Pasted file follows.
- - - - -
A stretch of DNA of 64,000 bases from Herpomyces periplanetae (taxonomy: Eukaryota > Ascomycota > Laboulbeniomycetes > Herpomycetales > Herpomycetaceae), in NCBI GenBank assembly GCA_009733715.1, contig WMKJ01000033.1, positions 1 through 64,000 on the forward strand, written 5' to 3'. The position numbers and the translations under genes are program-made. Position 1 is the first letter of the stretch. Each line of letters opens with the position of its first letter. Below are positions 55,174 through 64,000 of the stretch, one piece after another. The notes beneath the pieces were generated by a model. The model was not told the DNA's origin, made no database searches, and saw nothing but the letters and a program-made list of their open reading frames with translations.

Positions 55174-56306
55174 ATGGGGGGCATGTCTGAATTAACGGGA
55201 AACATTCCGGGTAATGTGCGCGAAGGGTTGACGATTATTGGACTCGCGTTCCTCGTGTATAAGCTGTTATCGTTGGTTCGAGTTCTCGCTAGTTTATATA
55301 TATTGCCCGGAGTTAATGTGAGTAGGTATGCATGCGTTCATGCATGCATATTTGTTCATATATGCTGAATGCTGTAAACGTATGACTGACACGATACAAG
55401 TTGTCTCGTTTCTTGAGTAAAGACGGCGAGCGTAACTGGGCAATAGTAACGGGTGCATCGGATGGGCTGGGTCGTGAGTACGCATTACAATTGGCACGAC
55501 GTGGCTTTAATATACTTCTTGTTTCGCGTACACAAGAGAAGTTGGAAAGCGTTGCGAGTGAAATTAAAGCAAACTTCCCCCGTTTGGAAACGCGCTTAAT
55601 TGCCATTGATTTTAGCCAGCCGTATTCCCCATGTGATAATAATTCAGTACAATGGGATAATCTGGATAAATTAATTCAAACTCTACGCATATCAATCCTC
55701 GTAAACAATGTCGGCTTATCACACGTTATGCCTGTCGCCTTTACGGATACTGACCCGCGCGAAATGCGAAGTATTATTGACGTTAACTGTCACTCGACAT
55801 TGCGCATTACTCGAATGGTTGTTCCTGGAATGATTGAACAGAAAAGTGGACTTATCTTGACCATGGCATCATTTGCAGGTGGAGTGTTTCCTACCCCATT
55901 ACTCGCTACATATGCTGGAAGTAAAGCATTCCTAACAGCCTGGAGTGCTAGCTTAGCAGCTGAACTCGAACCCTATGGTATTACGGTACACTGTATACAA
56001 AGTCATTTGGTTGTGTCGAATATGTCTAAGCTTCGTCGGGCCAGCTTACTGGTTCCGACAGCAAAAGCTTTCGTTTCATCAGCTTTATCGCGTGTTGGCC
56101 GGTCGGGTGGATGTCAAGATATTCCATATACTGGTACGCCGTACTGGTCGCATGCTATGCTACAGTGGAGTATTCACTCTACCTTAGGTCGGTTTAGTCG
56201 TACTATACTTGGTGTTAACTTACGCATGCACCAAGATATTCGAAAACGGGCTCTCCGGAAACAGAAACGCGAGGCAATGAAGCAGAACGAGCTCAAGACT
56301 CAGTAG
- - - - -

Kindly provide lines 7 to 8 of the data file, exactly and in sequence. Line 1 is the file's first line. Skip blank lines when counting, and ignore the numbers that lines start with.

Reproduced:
55501 GTGGCTTTAATATACTTCTTGTTTCGCGTACACAAGAGAAGTTGGAAAGCGTTGCGAGTGAAATTAAAGCAAACTTCCCCCGTTTGGAAACGCGCTTAAT
55601 TGCCATTGATTTTAGCCAGCCGTATTCCCCATGTGATAATAATTCAGTACAATGGGATAATCTGGATAAATTAATTCAAACTCTACGCATATCAATCCTC